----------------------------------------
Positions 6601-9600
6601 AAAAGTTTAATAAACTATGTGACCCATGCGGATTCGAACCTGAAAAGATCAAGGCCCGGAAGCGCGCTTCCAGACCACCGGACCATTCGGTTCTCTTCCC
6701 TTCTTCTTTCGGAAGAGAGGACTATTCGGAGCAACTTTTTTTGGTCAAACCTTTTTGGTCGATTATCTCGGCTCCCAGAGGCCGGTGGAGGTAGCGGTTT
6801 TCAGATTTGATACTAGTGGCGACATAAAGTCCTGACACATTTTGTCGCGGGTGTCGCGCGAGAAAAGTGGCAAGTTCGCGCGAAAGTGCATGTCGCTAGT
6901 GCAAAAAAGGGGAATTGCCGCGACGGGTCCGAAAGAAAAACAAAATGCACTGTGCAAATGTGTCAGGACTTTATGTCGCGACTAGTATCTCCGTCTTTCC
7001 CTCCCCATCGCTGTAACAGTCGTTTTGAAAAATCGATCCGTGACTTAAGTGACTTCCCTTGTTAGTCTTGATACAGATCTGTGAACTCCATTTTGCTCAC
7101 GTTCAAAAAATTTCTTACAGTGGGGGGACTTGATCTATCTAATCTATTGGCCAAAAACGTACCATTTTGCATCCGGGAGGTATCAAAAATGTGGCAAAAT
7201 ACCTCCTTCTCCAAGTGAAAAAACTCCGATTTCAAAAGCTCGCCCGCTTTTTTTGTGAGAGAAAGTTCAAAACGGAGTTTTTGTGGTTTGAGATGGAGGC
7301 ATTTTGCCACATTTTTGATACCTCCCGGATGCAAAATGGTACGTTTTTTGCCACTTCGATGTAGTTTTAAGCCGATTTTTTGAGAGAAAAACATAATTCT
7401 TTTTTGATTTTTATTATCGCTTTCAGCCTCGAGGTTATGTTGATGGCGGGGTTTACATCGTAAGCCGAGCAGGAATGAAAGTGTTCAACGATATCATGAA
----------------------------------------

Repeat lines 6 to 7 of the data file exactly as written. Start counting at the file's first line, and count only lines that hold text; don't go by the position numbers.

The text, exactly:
7001 CTCCCCATCGCTGTAACAGTCGTTTTGAAAAATCGATCCGTGACTTAAGTGACTTCCCTTGTTAGTCTTGATACAGATCTGTGAACTCCATTTTGCTCAC
7101 GTTCAAAAAATTTCTTACAGTGGGGGGACTTGATCTATCTAATCTATTGGCCAAAAACGTACCATTTTGCATCCGGGAGGTATCAAAAATGTGGCAAAAT